Abstract as it may he sound, he was warning future leaders to be wary of resorting to violence, intolerance and corruption to cling onto power.
Mugabe’s 31 year reign has been punctuated with allegations of bloodshed and dishonesty and resorting to these may now seem to be the norm rather than the exception, with politicians from most parties resorting to chicanery to hold onto power.
While the MDC-T has generally been considered to bring a breath of fresh air in Zimbabwe’s murky politics, events leading to the holding of its congress have analysts asking whether Zimbabwe was ready for democracy or this remained a pie in the sky.
Elections in most of the provinces have been blighted by violence, with the most striking picture being of a youth running away with a ballot box in Midlands before votes could be tallied.
Bulawayo province has seen the worst political violence, with opposing candidates, Gorden Moyo and Matson Hlalo trading accusations of being the masterminds of the bloody orgy.
Mashonaland has also had its fair of confusion and violence, raising fears that elections and constitutionalism were far from being the determinants of how the country or political parties would be governed.
Media scholar, Brilliant Mhlanga claims violence in the country is a result of a bad birthmark and an inheritance from the way Zanu PF has been conducting its politics.
“It is in fact my contention that the violence in MDC -T be understood as a symptom of a massive political tumour that has been affecting our national psyche as Zimbabweans for a while,” he said.
“It speaks about Zimbabwe’s bad birth mark which mark has continued to taint any project that people seek to push, hence the pitched battles we have seen leading to the MDC T Congress.”
Mhlanga said a glance at the MDC-T’s history revealed that it was a party of massive violence and political upheavals rather than a peaceful party, as its spokesman, Nelson Chamisa regularly claims.
“As a revelation, people should be very much afraid, that if members of a party are prepared to subject each other to this form of violence, what of ordinary citizens who have no political affiliation whatsoever,” he continued.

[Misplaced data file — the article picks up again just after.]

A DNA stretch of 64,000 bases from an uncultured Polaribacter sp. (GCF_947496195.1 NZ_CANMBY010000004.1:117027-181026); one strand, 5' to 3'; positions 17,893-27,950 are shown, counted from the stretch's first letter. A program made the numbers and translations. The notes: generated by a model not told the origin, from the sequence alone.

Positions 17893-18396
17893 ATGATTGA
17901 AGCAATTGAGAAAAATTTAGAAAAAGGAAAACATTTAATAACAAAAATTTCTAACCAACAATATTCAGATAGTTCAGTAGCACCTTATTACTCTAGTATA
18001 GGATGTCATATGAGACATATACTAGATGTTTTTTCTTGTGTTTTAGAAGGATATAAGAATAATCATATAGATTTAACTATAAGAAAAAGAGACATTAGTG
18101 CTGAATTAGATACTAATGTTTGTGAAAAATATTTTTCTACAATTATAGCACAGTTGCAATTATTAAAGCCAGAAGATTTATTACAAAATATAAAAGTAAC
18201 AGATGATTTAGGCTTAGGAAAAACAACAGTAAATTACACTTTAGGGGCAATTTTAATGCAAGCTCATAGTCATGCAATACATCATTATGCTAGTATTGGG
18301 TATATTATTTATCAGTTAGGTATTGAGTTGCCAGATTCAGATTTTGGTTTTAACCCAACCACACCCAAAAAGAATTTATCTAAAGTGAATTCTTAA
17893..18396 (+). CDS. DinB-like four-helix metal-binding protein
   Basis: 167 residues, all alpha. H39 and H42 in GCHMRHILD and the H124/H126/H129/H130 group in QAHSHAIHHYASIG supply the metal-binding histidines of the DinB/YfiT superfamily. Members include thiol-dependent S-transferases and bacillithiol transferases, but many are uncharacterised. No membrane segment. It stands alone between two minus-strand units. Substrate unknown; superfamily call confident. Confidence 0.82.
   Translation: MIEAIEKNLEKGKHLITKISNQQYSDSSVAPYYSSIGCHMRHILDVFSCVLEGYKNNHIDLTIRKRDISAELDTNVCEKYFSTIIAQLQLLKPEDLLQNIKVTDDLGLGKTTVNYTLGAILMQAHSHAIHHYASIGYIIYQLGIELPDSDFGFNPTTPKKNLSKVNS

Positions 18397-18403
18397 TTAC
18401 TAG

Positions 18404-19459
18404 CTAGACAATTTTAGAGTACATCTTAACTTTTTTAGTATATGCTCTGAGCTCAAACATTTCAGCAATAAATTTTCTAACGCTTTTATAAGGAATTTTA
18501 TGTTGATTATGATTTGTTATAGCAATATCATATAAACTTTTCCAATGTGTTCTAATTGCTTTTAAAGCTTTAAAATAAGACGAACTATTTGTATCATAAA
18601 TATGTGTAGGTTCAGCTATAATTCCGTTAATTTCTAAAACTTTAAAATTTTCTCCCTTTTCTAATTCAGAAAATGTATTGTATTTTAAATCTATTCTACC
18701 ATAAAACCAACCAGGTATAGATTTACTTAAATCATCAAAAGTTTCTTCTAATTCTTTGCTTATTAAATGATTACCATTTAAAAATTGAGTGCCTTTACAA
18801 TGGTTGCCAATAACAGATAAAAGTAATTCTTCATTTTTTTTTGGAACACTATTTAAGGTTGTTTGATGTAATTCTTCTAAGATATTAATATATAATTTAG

Last week, Chamisa claimed that his party could have been infiltrated by Zanu PF and the violence was as a result of that infiltration.
The party’s chairman, Lovemore Moyo also blamed Zanu PF tendencies, within the party, claiming they were responsible for the chaos.
In the long run, Mhlanga said these incidents of violence were likely to create discontent, while fomenting factionalism and heightening infighting, much to the detriment of the party.
“This is a clear sign that democracy in Zimbabwe remains a seriously elusive pipedream.
“This violence within the so called change agents shows the extent to which Zimbabwe’s wound has festered,” he said.
The media scholar said this was an indication of the huge task that lay ahead if Zimbabwe was to finally taste the promise of democracy.
Political analyst, Trevor Maisiri said the violence within the MDC-T was incomparable to Zanu PF because of difference to access to power, but warned that the infighting could be foreboding of worse things if the party was to rule.
“The danger is that if the MDC-T does not exterminate even the small instigations of violence in its structures, there will always be possibilities of its amplifications if the party comes into power,” he warned.
Maisiri claimed infighting within the MDC-T was being worsened by that the party lacked a “coherent value system or [an] ideological persuasion” that holds the party together.
“So what you will realise is that the MDC is still in a movement status and has not fully transformed into a political party,” he said.
“Movements bring people together based on common issues whereas parties bring people together based on common values, so this infighting is very characteristic and expected due to the particulate nature of the MDC’s issues-based agenda which has, therefore, brought all these supporters together.”
Maisiri of the African Reform Institute added “what you will see is that there are varying and divergent value systems in the MDC and this normally leads to uncontrollable tension and ultimately violence.”
He, however, was optimistic that after the congress, MDC-T would find common ground and aim all their ammunition at Zanu PF.
However, the analysts agreed that violence had become an ideological tool in the country and getting rid of it would be a difficult task.